Vaccines in children and adolescents: a systematic review

Safety, Immunogenicity, and Efficacy of COVID-19 Vaccine in Children and Adolescents: A Systematic Review
[Preprint.] Eight published studies with 2851 children or adolescents and 28 ongoing clinical trials were included. Among eight published studies, two (25.0%) were RCTs, two (25.0%) case series, and four (50.0%) case reports. Injection site pain, fatigue, headache, and chest pain were the most common adverse events. Some studies reported a few cases of myocarditis and pericarditis. Two RCTs showed that the immune response to BNT162b2 in adolescents aged 12-15 years was non-inferior to that in young people aged 16-25 years, while a stronger immune response was detected with 3μg CoronaVac injection. Only one single RCT showed the efficacy of BNT162b2 was 100% (95% CI: 75.3 to 100). Clinical trials of the COVID-19 vaccine in children and adolescents with long follow-up, large sample size, and different vaccines are still urgently needed.

Daily testing for contacts of individuals with SARS-CoV-2 infection and attendance and SARS-CoV-2 transmission in English secondary schools and colleges: an open-label, cluster-randomised trial
We did an open-label, cluster-randomised, controlled trial in secondary schools and further education colleges in England. Schools were randomly assigned (1:1) to self-isolation of school-based COVID-19 contacts for 10 days (control) or to voluntary daily lateral flow device (LFD) testing for 7 days with LFD-negative contacts remaining at school (intervention). Among students and staff, there were 59 422 (1·62%) COVID-19-related absences during 3 659 017 person-school-days in the control group and 51 541 (1·34%) during 3 845 208 person-school-days in the intervention group (intention-to-treat aIRR 0·80 [95% CI 0·54–1·19]; p=0·27; CACE aIRR 0·61 [0·30–1·23]). Daily contact testing of school-based contacts was non-inferior to self-isolation for control of COVID-19 transmission, with similar rates of symptomatic infections among students and staff with both approaches. Daily contact testing should be considered for implementation as a safe alternative to home isolation following school-based exposures.

Non-pharmacological measures implemented in the setting of long-term care facilities to prevent SARS-CoV-2 infections and their consequences: a rapid review
We included 11 observational studies and 11 modelling studies in the analysis. All studies were conducted in high‐income countries. There were serious concerns regarding risk of bias in almost all observational studies and major or critical concerns regarding the quality of many modelling studies. Self‐confinement of staff with residents may reduce the number of infections, probability of facility contamination, and number of deaths. Quarantine for new admissions may reduce the number of infections. Barrier nursing may increase the number of infections and the probability of outbreaks, but the evidence is very uncertain. Mask and personal protective equipment usage may reduce the number of infections, the probability of outbreaks, and the number of deaths, but the evidence is very uncertain. Routine testing of residents and staff independent of symptoms may reduce the number of infections. It may reduce the probability of outbreaks, but the evidence is very uncertain. Separating infected and non‐infected residents or staff caring for them may reduce the number of infections. The measure may reduce the probability of outbreaks and may reduce the number of deaths, but the evidence for the latter is very uncertain. Isolation of cases may reduce the number of infections and the probability of outbreaks, but the evidence is very uncertain. Overall, more studies producing stronger evidence on the effects of non‐pharmacological measures are needed.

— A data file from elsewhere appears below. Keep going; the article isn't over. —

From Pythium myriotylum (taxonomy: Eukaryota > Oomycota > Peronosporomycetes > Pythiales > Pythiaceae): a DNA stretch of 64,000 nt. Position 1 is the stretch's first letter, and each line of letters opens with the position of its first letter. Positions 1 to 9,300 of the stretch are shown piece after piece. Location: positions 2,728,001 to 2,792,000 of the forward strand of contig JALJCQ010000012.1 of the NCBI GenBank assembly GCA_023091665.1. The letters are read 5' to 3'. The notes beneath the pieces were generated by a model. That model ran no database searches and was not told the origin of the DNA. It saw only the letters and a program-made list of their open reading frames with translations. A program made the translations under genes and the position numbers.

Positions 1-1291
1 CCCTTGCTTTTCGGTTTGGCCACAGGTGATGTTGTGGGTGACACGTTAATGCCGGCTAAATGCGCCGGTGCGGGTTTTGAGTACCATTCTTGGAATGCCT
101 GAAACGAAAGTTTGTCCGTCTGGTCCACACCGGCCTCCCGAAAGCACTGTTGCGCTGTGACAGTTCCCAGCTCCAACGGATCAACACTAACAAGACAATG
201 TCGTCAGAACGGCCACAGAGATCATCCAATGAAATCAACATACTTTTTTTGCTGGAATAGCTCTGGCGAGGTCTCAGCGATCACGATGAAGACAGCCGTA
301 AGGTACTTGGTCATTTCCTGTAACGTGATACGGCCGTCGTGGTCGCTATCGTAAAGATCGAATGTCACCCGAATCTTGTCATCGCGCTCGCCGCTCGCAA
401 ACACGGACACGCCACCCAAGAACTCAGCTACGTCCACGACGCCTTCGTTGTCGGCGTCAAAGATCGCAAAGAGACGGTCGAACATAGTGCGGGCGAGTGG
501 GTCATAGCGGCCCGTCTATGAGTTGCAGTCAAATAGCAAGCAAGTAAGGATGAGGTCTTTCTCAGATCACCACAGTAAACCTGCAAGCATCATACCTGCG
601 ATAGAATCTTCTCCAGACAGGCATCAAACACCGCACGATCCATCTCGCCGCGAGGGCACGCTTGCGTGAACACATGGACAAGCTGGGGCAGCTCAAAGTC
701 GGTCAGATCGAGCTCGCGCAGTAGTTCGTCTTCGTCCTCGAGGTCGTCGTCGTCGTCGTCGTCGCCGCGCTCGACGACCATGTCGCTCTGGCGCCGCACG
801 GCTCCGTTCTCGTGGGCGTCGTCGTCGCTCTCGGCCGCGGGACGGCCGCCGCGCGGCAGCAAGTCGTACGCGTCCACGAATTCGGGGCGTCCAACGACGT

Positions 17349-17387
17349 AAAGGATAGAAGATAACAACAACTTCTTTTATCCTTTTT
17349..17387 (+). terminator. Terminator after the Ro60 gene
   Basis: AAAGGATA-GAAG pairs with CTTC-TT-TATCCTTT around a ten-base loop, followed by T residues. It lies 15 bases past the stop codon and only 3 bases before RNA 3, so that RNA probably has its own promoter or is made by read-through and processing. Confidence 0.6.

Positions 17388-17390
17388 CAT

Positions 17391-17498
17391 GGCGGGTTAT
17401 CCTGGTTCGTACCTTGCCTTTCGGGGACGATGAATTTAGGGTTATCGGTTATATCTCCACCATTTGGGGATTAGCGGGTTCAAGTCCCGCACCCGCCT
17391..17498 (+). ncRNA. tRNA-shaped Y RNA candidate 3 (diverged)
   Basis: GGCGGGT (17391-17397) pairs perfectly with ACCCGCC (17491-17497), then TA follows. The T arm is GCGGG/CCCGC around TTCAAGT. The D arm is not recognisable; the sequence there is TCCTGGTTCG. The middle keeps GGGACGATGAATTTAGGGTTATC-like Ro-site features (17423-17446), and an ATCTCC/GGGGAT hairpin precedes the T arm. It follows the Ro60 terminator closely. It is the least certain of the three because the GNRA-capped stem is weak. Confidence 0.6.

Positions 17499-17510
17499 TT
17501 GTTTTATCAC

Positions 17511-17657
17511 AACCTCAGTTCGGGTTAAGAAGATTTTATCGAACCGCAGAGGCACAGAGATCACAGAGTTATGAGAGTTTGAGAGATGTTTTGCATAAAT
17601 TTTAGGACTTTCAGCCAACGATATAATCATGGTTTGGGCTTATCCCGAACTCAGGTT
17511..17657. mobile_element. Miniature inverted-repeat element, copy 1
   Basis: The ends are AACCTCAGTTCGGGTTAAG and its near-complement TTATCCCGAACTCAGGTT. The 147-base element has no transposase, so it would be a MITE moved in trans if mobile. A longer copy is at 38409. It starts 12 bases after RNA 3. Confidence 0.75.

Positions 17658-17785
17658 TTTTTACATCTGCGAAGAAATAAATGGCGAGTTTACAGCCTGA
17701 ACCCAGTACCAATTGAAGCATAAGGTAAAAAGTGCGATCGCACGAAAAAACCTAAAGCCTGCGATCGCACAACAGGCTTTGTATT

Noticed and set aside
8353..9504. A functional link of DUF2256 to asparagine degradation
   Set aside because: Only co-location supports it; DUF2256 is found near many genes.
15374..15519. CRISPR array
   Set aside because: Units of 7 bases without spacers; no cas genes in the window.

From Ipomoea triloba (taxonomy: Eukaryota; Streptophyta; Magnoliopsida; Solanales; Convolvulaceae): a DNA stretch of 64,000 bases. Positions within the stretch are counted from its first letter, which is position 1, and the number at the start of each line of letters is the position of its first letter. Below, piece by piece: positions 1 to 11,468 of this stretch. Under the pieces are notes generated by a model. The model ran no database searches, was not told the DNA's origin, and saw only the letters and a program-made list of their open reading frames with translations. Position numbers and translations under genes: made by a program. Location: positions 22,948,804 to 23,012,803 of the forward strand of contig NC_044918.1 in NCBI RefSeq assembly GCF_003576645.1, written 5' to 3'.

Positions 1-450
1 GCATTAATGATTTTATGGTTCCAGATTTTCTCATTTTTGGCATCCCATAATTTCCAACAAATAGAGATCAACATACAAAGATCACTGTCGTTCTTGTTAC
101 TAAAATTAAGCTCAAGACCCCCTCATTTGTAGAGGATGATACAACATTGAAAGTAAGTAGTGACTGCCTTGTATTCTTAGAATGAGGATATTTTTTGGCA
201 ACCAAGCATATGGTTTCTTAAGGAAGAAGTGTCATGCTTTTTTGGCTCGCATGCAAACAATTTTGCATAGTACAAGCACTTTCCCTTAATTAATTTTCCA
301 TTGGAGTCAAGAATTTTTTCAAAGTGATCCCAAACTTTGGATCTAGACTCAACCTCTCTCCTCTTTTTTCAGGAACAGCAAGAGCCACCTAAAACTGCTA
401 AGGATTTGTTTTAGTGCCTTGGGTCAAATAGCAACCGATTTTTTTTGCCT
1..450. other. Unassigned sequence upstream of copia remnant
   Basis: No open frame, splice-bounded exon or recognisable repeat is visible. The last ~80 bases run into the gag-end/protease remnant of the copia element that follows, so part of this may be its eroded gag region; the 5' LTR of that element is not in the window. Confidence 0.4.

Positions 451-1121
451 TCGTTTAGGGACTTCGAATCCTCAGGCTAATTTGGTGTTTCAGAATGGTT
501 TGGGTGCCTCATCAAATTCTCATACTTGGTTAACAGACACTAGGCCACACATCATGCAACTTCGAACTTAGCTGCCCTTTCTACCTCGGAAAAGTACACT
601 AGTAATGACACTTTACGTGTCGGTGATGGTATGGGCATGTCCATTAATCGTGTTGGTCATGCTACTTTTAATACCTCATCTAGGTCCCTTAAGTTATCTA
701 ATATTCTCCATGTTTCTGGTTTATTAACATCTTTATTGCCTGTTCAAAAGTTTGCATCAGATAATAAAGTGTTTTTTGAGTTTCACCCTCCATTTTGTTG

No evidence of SARS-CoV-2 transmission through transfusion of human blood products: A systematic review
In total 537 studies were extracted, and only eight articles (1.5%) were eligible for the final analysis. A total of 14 patients received blood products from coronavirus disease‐2019 (COVID‐19) virus‐positive donors, and six (42.9%) tested negative for COVID‐19 RT‐PCR for up to 14 days post‐transfusion/transplantation. There were no documented clinical details on the COVID‐19 test for eight (57.1%) blood products recipients. Of the eight patients, none of them developed any COVID‐19‐related symptoms. In conclusion, there is limited evidence of transfusion transmission of SARS‐CoV‐2 via human blood products.

The Effectiveness of Free Face Mask Distribution on Use of Face Masks. A Cluster Randomised Trial in Stovner District of Oslo, Norway
Over three weeks, nine grocery stores in the Stovner District of Oslo were randomly selected each day to have distribution of free face masks outside their entrance. Free face mask distribution increased the proportion of customers wearing a mask by 6.0 percentage points (adjusted, 95% CI 3.5–8.5). Mean mask usage was 91.7% in the control group and 97.1% in the treatment group (pooled SD 5.3%). Practically all those who wore masks had both nose and mouth covered. We conclude that free distribution of face masks increased their use. Similar trials can be conducted within a short period of time.